The Sun Will Burn Brightest Just Before Its Collapse

by Sarah Fawn Montgomery

Science tells us collapse
is inevitable—stars

destined to burn themselves
out with their own

luminosity, too pure
to sustain a body

through all that empty
but space was supposed

to be temporary, without
the gravity of consequence

like when you left me
for another planetary

body, life on Mars red
and warm, and I preferred

the moon, the way no one
could hear me scream

and the atmosphere
smelled of gunpowder

but you returned, said
I was a constellation

always calling you home
and how we orbited

each other, convinced
discovery was a way to love

despite the loneliness
of space, the science

fiction where life exists
on other planets if only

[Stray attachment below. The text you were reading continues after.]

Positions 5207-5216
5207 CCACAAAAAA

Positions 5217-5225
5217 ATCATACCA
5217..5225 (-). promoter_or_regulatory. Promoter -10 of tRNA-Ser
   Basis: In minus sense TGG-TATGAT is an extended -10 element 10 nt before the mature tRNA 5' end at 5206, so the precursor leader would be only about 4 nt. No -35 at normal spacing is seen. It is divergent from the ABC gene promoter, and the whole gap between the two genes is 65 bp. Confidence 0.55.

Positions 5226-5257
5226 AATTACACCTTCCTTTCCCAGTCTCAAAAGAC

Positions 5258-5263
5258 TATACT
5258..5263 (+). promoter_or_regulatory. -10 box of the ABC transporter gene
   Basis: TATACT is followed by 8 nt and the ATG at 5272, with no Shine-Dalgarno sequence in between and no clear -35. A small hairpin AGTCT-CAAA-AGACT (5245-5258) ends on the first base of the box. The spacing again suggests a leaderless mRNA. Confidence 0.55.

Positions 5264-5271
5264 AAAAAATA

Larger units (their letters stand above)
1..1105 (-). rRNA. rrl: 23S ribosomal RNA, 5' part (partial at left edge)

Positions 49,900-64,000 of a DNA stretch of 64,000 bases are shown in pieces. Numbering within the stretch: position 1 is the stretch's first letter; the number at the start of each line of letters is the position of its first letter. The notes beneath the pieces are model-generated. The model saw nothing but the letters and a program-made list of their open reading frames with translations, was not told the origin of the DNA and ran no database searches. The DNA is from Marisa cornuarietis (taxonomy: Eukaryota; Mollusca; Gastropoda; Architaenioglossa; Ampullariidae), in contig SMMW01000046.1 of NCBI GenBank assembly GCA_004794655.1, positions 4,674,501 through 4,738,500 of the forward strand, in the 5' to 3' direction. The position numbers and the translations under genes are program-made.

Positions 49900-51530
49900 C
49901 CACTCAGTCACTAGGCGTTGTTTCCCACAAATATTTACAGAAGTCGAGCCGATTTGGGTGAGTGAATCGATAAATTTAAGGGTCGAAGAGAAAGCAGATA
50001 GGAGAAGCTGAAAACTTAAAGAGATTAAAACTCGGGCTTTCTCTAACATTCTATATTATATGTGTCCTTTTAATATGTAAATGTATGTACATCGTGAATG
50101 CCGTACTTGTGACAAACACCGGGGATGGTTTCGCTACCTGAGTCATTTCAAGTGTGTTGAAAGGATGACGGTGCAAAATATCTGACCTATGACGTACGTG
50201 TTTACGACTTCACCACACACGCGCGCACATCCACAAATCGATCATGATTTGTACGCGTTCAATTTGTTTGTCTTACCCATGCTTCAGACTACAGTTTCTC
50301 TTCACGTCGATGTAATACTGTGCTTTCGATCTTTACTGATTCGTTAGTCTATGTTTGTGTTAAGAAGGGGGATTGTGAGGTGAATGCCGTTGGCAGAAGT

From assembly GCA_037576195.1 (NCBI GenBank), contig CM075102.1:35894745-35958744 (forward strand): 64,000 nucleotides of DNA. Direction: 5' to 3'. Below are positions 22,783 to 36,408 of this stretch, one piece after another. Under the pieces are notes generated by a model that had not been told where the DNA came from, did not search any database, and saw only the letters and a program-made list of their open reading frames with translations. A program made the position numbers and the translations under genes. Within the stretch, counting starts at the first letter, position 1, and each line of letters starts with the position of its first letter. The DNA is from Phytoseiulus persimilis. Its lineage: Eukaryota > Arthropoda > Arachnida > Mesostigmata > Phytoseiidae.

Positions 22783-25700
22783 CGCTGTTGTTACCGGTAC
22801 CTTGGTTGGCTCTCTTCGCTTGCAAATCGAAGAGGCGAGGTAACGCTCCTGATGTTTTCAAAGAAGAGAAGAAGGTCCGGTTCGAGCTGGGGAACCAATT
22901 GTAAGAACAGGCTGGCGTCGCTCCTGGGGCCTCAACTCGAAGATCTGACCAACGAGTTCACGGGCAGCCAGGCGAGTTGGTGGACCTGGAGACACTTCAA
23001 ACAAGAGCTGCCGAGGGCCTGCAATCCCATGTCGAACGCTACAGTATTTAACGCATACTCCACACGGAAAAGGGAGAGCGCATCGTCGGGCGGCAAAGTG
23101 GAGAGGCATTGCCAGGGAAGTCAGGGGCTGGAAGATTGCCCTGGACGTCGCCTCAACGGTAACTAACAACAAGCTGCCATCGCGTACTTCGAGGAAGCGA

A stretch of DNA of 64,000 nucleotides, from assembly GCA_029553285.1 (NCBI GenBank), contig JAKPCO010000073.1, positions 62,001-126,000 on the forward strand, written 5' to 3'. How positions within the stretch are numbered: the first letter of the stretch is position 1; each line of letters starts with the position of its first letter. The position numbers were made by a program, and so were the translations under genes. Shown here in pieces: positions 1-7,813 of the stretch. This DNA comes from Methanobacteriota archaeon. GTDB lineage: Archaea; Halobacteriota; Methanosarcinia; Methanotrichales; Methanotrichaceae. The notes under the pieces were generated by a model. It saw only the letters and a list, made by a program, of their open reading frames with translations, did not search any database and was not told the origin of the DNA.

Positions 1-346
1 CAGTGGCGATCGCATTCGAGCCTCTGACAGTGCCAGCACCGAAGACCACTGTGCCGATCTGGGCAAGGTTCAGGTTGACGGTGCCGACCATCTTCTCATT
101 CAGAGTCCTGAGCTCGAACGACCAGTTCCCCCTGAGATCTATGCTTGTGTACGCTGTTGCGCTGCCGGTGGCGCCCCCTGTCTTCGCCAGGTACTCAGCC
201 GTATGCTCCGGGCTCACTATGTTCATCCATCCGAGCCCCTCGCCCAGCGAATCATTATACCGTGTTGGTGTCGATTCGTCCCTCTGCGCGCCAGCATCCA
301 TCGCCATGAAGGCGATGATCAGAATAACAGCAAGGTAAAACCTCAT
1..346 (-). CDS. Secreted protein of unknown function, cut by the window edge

we abandon what we have
in order to search the expanse

like the void between
our bodies in bed, the silent

gulf over breakfast
we fill with I love you

because it is easy to covet
what is doomed, what will

inevitably combust, absorb
the Earth’s many hurts.

Sarah Fawn Montgomery is the author of Halfway from Home (Split/Lip Press), Quite Mad: An American Pharma Memoir (The Ohio State University Press), and three poetry chapbooks. She is an Assistant Professor at Bridgewater State University. You can follow her on Twitter at @SF_Montgomery


Photography by: Xavier Coiffic